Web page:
But it's still just an old hat.

And what's wrong with that? There are lots of ways to care for and preserve old hats: you can have the bow and ribbon replaced when they get loose and fray. You can have the crown and pinch steamed and reformed when they fall flat. You can replace the silk liner and the sweatband when they've lost their shine. And a floppy brim can always be strengthened with the careful application of starch.

Likewise, you can care for your deck by keeping it in a sturdy box or bundled in a favorite silk scarf. If the cards get marked up from use, you can wipe them clean with a cotton swab and some rubbing alcohol. If a card gets ripped, you can order a replacement from the manufacturer or replace it with the same card from another deck. Naturally, you can extend the life of your cards by keeping them out of reach from grubby hands, and I can only assume you'd never lay them down on a dirty table that still remembers what you ate for lunch. You can even prevent ripped and dirty cards from ever happening by purchasing a set of plastic card sleeves.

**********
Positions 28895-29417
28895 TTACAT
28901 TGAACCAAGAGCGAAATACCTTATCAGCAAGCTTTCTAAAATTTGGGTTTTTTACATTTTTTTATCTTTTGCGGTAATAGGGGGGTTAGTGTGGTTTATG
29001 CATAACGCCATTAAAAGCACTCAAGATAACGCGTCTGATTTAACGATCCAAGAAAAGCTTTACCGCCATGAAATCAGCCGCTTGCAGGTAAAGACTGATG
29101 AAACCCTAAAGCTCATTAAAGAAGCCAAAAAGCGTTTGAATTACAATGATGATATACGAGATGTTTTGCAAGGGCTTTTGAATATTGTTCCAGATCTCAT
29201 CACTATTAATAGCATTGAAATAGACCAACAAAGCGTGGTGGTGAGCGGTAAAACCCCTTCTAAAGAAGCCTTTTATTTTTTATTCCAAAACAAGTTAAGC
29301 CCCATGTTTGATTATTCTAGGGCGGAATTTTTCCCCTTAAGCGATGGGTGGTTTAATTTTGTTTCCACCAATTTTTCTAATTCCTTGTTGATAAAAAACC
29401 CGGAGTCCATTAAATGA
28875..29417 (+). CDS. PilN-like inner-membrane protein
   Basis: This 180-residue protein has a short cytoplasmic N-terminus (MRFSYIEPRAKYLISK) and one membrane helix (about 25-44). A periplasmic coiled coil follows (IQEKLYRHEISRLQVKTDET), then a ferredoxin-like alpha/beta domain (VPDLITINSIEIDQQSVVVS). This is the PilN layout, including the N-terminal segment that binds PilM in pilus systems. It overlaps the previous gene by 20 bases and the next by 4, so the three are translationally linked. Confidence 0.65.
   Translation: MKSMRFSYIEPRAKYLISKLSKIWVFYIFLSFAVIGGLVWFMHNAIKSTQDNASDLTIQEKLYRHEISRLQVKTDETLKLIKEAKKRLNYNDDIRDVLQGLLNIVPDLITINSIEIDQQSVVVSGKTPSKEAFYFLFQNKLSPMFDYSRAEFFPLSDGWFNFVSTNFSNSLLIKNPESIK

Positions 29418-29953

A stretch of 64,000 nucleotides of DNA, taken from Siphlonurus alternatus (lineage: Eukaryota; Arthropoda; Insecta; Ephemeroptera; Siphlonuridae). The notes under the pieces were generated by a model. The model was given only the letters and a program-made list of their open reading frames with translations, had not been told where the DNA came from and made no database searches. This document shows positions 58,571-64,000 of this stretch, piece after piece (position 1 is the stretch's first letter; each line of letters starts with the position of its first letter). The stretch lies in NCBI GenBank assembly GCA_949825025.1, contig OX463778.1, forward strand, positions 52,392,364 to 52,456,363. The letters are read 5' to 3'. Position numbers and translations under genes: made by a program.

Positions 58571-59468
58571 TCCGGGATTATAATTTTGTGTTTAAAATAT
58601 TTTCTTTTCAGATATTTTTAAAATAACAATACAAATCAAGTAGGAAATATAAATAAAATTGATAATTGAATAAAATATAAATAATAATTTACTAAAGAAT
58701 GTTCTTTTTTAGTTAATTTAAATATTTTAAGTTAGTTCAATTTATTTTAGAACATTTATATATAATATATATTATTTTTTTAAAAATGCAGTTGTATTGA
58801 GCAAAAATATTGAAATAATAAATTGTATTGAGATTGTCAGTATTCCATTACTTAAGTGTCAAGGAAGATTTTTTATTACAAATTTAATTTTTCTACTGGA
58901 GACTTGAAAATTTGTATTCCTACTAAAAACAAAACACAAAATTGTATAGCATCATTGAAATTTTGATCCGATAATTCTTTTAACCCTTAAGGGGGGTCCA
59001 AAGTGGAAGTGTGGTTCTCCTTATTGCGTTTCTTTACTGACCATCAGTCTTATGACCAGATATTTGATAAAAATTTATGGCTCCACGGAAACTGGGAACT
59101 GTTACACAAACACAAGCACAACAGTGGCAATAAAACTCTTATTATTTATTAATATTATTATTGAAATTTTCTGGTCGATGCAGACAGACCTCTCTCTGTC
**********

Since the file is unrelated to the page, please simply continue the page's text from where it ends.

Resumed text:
Or you can embrace the life philosophy that nothing is permanent. "This too shall pass" is perhaps the only statement that is true of anything at any given time, and unless you intend to keep your Tarot deck under glass as a museum showpiece where it'll never see warm sunlight or feel the touch of human flesh, it'll eventually return to the earth from which it came. 

And what's wrong with that?